I have indicated publicly that I am giving the opposition the opportunity to show that Parliament can work. If the members obstruct the motion, I certainly think that closure is always a possibility, as provided under the Standing Orders, but I certainly hope that will not be necessary and that all members would take the opportunity to support the motion so that we can continue the work in the House and continue to serve the interests of Canadians.

Democratic Reform June 22nd, 2005

Mr. Speaker, I have the honour to table, in both official languages, a copy of the government's first annual report on democratic reform.

Ethics Commissioner June 22nd, 2005

Mr. Speaker, as has been said earlier, the Ethics Commissioner is an independent officer of Parliament. Dr. Shapiro's appointment was in fact confirmed by all parties in the House of Commons in May 2004. I understand that a committee of this House is also seized with the member's concerns. I understand that they will be looking to address the motion on Thursday, that being tomorrow. I am not going to prejudge the work of the committee.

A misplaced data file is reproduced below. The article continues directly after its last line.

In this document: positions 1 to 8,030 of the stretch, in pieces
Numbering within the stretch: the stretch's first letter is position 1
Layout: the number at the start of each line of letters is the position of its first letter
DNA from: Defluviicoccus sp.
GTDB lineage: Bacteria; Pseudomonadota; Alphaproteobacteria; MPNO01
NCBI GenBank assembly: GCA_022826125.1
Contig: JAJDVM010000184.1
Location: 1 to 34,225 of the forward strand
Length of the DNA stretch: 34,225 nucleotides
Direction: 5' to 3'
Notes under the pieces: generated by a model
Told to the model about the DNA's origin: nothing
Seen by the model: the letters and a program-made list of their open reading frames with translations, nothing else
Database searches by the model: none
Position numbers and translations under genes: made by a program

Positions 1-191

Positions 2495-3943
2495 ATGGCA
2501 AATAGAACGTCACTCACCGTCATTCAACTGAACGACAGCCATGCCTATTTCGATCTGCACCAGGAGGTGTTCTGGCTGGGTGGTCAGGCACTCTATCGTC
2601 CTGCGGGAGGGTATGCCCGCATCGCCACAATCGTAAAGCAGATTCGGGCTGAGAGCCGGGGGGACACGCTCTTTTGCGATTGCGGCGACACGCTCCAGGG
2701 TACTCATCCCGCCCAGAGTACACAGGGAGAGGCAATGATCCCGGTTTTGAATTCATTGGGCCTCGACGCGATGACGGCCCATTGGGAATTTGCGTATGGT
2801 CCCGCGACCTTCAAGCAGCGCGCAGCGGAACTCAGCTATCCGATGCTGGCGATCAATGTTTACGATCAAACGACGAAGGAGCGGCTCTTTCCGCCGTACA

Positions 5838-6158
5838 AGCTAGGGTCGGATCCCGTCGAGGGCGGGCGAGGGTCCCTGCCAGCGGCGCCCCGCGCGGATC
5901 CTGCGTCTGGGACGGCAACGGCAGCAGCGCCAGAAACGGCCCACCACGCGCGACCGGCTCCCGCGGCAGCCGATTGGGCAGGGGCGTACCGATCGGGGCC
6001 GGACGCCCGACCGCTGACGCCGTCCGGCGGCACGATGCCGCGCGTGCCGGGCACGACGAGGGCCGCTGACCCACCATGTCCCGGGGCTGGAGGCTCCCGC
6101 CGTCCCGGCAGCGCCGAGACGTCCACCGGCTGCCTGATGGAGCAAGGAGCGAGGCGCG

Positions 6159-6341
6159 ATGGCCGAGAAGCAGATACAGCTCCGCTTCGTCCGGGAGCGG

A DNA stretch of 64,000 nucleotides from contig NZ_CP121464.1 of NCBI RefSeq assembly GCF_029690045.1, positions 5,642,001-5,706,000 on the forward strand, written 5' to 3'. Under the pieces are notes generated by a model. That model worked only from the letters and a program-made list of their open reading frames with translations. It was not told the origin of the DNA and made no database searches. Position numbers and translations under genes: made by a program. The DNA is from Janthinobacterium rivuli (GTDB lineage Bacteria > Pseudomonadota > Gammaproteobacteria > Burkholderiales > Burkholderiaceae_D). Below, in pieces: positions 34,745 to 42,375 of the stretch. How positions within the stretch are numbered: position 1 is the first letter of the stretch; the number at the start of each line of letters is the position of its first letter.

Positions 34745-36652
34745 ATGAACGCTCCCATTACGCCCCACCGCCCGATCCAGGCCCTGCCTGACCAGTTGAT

Points of Order June 21st, 2005

Mr. Speaker, I would make the point that in terms of providing the motion, we met every requirement and every compliance. It went on notice as it should have. It was on the Order Paper today and there is an opportunity to call the motion on Wednesday.

I understand the hon. member across the way does not want to debate the motion and does not want to stay here and deal with the legislation that we are dealing with, which is why he is making this point of order. However I would submit that we have complied with every requirement in putting this on notice.

I expect you will consider that, Mr. Speaker, when you ultimately decide on whether the point of order has any merit.

Citizenship and Immigration June 21st, 2005

Mr. Speaker, as was said earlier, the report came out today and the government and the responsible ministers are reviewing the report. The Ethics Commissioner did his work. He provided that report to Parliament.

What is wrong is that the hon. members do not like the contents of that report, so they are attempting once again to discredit the Ethics Commissioner himself.

Civil Marriage Act June 20th, 2005

Mr. Speaker, it was the Prime Minister and this government that brought this law to the House. It is this government that continues to fight to ensure equality of rights and protection of religious freedoms. It was this government and the justice minister that provided amendments in committee to provide greater certainty with respect to religious freedoms.

Finally, I would say to the hon. member that every necessary step to ensure passage of this legislation is taking place.